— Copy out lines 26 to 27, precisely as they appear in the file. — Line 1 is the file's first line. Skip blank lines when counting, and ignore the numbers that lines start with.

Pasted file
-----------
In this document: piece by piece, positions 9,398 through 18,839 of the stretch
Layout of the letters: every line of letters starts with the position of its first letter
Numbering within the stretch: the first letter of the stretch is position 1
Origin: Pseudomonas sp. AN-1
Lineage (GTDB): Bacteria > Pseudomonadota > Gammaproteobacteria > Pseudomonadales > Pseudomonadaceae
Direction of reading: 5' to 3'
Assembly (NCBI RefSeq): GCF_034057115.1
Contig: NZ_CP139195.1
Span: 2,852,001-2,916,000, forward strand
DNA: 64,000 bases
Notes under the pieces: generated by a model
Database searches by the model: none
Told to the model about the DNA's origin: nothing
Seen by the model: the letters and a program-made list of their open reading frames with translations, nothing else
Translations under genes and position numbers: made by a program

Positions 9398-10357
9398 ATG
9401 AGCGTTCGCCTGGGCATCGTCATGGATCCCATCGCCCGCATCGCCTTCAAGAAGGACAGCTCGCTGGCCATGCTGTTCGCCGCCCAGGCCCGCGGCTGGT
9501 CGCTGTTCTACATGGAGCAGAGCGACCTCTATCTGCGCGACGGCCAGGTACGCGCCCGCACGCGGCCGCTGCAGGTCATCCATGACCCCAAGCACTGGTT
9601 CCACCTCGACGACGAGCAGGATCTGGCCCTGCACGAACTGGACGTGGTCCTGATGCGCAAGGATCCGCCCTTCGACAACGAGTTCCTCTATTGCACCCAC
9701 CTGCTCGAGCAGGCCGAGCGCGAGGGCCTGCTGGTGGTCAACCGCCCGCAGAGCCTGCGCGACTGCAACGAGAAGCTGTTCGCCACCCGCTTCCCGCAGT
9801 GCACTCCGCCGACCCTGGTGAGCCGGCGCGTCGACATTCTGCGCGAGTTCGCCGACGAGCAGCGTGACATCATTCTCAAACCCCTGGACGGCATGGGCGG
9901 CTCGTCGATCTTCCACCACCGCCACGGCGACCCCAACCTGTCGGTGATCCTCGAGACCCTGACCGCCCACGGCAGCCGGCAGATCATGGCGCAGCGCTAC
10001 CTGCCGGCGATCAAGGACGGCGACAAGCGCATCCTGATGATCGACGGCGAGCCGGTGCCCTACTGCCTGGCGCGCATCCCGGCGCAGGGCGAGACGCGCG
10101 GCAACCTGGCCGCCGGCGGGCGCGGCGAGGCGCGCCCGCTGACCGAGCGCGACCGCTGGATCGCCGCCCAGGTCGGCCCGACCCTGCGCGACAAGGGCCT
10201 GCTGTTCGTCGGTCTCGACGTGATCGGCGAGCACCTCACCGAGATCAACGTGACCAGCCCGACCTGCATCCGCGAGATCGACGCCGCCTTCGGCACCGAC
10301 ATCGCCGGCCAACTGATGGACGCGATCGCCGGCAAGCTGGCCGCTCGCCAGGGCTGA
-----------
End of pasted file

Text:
10201 GCTGTTCGTCGGTCTCGACGTGATCGGCGAGCACCTCACCGAGATCAACGTGACCAGCCCGACCTGCATCCGCGAGATCGACGCCGCCTTCGGCACCGAC
10301 ATCGCCGGCCAACTGATGGACGCGATCGCCGGCAAGCTGGCCGCTCGCCAGGGCTGA